Tulsa Community College (TCC) formally celebrated the opening of the new Hardesty Student Success Center on its West Campus in October. But students are already benefiting from the center.
Funded with a $1 million gift from the Hardesty Family Foundation, the new facility revolutionizes the student experience and removes barriers.
Students now have a clearly identified starting point and check-in area instead of rows of counters and offices for multiple departments, each with its own line.
“It is critical TCC provide services to our students in a way that isn’t confusing or intimidating. Every effort to remove a barrier, either physical or financial, increases student success and the number of graduates,” TCC President & CEO Leigh Goodson said.
Opened in fall 2020 – in the middle of the pandemic – the college made the strategic decision to delay the formal dedication until now, due to public health considerations.
On a recent visit to the Hardesty Student Success Center, Goodson provided a guided tour to Michelle Hardesty, executive director of the Hardesty Family Foundation, and showed how the facility transforms the student experience. It creates a centralized location where students can get their needs met – whether it’s determining a major, securing scholarships and financial aid to establishing a class schedule that works for the student’s busy life.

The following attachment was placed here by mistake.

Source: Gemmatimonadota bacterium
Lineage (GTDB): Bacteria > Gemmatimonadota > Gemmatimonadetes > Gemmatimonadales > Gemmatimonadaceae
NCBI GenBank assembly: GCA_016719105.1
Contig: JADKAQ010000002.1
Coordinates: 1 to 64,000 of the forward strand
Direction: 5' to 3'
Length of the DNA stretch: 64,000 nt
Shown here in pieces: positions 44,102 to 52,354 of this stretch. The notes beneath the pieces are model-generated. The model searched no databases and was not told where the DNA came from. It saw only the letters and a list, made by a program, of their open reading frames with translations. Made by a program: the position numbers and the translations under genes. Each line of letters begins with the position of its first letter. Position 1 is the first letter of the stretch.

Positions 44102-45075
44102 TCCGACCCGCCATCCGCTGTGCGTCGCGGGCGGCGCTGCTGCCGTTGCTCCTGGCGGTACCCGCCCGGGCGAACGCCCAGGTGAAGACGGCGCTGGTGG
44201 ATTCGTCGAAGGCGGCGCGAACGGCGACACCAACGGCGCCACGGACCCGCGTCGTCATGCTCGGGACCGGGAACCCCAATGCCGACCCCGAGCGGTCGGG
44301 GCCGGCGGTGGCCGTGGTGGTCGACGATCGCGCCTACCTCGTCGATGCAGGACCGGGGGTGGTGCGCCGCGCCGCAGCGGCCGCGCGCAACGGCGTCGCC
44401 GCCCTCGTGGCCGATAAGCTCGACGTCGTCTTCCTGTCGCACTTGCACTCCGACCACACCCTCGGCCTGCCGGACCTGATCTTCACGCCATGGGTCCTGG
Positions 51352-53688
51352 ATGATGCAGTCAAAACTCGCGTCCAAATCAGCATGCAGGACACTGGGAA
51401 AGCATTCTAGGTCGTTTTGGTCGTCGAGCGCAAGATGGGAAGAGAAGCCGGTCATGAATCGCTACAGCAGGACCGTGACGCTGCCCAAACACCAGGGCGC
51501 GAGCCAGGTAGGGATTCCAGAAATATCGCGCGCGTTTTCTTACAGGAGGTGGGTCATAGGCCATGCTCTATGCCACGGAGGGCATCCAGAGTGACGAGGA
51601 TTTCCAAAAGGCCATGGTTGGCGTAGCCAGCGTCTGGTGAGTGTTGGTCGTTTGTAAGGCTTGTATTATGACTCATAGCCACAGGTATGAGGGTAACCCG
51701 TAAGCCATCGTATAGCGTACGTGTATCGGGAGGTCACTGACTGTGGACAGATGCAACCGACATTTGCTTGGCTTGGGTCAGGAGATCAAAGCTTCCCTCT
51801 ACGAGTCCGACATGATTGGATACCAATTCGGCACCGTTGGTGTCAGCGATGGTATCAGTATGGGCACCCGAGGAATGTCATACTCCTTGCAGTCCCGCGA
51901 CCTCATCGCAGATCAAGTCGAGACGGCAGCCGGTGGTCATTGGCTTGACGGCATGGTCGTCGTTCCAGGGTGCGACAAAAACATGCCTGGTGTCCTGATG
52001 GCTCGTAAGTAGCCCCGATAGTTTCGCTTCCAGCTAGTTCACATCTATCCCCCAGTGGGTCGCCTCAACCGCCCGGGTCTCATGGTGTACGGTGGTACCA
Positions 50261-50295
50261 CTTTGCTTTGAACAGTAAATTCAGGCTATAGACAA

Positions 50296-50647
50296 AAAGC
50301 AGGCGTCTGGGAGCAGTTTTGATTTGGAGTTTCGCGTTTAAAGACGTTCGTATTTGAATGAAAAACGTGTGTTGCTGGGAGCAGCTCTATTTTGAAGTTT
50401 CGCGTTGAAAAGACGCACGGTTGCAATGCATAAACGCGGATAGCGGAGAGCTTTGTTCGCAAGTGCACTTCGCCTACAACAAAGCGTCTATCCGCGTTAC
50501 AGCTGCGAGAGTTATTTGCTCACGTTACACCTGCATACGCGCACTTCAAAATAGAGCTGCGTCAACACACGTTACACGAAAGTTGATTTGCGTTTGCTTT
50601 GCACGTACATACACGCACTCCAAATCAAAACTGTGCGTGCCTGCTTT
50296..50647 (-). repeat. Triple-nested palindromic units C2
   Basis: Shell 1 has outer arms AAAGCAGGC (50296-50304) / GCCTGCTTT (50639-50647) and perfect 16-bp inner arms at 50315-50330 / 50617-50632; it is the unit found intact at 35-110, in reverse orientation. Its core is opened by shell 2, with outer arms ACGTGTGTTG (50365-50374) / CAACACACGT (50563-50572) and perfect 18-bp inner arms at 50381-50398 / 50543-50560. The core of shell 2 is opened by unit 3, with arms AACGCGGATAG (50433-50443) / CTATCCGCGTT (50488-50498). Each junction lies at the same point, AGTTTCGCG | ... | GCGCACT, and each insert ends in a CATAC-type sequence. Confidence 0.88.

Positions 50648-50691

“We are leveraging what we have in place to improve our community and to ensure we are able to meet the demands of industries and employers with a properly educated workforce,” said Hardesty. “This brick-and-mortar project is an essential element to the student support services TCC provides and ensures everyone, especially first-generation college students, can navigate college successfully.”
The Hardesty Student Success Center is part of the TCC Foundation’s $20 million Clearing the Pathway: The Campaign for Completion. Plans are to create two more Student Success Centers at the Metro and Northeast campuses. The college opened the first Student Success Center at the Southeast Campus in August 2019 with the help of the Vision Tulsa package approved by voters.
“These Student Success Centers represent community investment in our students in ways that will have a transformative effect,” said Goodson. “This is about getting our students into the workforce or transferring to a four-year university at a higher rate, and it is work we can’t do alone. It takes leaders such as the Hardesty family and their generous support to reimagine higher education.”
This article was originally posted here.